I tend to be an open book here, sharing with you everything from how I get annoyed at work and how I mourn to moments of bliss with my girls. The thing is, I let some pages stick together, preserving a part of my life as sacred. There are different reasons for doing it; to protect certain people, or to stay, as the politicians say, “on message,” and of course to keep the blog from being updated hourly with every bit of tedium of a working mom’s day.

Last night something happened that I think bears sharing, despite the way it will leave a person vulnerable and open to criticism, that person of course being me. It was an average day, nothing eventful to speak of other than the day being a Friday and the start of what I had hoped would be a great weekend. We had the whole thing mapped out, with Nana taking the girls for an overnight and the two of us plotting to rebuild the blasted porch rails, which had rotted despite being barely a few years old.

The sight of the mold or fungus or whatever fresh hell oozed out after each rainfall had begun to wear on me, erasing any sense of accomplishment from keeping the house clean or managing to get the girls dressed, fed, groomed and out the door on time. The rot stood as some sort of indictment, a failure as homeowner, mother, wife and more. Oh, how the rot had to go!

I talked with Sean around quarter past five and arranged to walk the girls down to his office. He was thrilled. The girls pushed their strollers along the streets of our neighborhood, happily pointing out squirrels and planes and chattering on about the state of the babies that rode along. When we met up with Sean he was energetic and happy. We headed for home.

Things quickly soured as the late afternoon heat took its toll, the girls begging to be held, abandoned strollers claiming one arm per parent, the girls the other. Nerves frazzled, backs strained and under-the-breath mutters cut, I snapped. Harsh words followed by rapid steps, I sped away with Fin on my chest and Ave in my arms. It was neither pretty nor mature.

Later, as it became clear that Sean’s short fuse and flagging energy were the result of a cold, I shifted. And do you think I shifted to caretaker and loving partner? No. Every negative feeling I had came rushing to the forefront, I was annoyed, snappish and angry. He kept asking me what was wrong as I stood seething, angrily scrubbing the sink. The longer I went without answering, the more it felt as if I were trying to dig my way out of sand, dry, slippery, impossible-to-stop-from-cascading-over-me sand.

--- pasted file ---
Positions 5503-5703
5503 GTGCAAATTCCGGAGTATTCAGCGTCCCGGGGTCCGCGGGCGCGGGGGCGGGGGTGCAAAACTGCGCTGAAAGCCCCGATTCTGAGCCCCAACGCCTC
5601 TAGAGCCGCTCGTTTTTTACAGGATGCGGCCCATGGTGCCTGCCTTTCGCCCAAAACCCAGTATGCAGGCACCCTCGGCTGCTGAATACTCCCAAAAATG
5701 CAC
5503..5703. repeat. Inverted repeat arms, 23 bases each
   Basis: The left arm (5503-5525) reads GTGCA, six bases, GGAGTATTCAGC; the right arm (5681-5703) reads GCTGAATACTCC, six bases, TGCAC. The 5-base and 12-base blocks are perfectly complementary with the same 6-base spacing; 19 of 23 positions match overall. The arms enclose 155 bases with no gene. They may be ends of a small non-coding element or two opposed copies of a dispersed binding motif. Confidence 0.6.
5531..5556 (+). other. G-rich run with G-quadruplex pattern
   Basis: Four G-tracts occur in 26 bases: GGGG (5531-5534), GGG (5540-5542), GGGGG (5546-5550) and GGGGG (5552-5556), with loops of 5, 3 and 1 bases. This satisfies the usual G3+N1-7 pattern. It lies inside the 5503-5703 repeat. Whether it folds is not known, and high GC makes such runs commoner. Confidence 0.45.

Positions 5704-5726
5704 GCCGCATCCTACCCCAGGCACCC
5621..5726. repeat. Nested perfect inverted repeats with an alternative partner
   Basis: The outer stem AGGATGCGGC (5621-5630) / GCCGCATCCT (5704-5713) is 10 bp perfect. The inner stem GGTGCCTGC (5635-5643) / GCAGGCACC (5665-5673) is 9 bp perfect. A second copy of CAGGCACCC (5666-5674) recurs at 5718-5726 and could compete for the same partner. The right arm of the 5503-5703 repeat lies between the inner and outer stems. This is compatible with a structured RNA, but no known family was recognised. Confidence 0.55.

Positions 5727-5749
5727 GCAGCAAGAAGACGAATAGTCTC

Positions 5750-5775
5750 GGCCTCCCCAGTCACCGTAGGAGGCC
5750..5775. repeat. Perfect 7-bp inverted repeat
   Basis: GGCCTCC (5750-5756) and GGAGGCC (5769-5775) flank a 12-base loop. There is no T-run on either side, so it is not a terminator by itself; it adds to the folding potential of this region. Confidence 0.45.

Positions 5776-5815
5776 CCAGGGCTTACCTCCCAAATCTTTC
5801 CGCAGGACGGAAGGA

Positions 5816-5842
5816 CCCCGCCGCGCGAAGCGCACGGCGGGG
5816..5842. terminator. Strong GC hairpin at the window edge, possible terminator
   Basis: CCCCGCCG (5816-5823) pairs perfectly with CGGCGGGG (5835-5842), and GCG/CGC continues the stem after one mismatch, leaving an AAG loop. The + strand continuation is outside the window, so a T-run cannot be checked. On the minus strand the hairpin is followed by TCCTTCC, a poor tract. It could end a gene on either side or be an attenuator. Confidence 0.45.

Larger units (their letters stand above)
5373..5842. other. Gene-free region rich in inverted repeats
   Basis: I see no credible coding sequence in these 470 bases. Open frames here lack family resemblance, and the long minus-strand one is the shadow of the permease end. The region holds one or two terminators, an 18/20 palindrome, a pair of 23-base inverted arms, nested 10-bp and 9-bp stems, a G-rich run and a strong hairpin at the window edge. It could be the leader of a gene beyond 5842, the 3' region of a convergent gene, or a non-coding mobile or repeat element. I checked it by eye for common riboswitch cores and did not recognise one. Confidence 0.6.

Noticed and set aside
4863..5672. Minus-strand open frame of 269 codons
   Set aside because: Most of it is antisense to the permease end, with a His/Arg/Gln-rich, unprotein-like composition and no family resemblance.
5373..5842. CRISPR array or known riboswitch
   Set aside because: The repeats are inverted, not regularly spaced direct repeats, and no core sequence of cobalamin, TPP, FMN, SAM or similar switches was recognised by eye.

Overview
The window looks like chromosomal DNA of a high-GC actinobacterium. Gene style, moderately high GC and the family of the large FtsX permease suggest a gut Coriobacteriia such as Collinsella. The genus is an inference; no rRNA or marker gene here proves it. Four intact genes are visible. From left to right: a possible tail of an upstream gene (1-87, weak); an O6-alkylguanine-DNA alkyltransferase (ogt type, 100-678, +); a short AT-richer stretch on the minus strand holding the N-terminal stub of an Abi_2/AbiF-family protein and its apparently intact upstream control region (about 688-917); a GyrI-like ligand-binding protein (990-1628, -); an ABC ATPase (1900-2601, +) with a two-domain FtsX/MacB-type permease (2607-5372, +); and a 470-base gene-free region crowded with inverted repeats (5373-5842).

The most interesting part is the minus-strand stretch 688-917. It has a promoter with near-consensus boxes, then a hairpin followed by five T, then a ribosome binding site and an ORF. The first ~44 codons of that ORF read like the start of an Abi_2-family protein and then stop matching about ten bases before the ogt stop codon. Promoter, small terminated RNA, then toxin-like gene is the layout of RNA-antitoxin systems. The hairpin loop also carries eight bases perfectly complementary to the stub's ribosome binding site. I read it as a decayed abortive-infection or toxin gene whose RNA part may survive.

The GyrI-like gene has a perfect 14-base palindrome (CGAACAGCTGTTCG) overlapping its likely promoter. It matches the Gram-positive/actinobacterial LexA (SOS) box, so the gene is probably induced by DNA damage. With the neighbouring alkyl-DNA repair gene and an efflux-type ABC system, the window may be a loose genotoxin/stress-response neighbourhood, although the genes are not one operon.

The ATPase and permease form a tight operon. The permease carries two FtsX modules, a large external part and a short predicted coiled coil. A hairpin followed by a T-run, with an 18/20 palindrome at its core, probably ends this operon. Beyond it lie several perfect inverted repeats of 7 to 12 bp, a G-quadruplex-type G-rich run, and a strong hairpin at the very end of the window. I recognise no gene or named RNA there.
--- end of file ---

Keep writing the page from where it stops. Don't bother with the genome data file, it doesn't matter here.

My embarrassment over my emotions only served to fuel the fire. A stony silence fell over the house and in a hollow voice I told him how angry I was, “That I am sick?” he asked me incredulously. I had no choice but to answer, “Yes, I am.” So shallow, but I wanted a break. I wanted to know we would be going into the weekend as partners, instead I was preparing, with great resentment, to have to care for 4 people. My cheeks burned and I berated myself internally for what I was feeling. It wasn’t fair, even now as I type this my shame rages.

You see, he really was sick, but he also wanted the same things I did. He wanted to work together, repair the railings and have a weekend. No work, no one else’s agenda, just us. After a few rounds of futile discussion during which I couldn’t shake my annoyance he slipped away. I buried my nose in the girls, flipping through storybooks, cooing over Fin and delivering post-dinner slices of cheese. His absence gnawed at me and I wished I could hit start over and relive the walk, not storming off and not extending an icy silent treatment. My self-flagellating reverie was broken by banging.

“s dat? ‘s dat scary noise?” Avery asked with comically wide eyes.

“I’m not sure,” I replied, though I knew exactly what it was and waves of shame washed over me as the sound lifted my pout. He was outside tearing off the railing, his shirt drenched, his eyes puffy and red. Despite how juvenile I’d been and despite how shitty he felt, he was taking off the damn railings, being the bigger person to salvage the weekend.

It’s shame that has me writing this. Sean is a bigger person than I let on sometimes. Last night he did the kind of thing that keeps a marriage on track, he crossed the line, setting aside how and what he felt in order to do what he knew needed to happen to snap me out of my mood. I hope I get the chance to even the score soon, until then, I’m prying open one of those previously sticky pages and sharing with you how absolutely incredible he can be.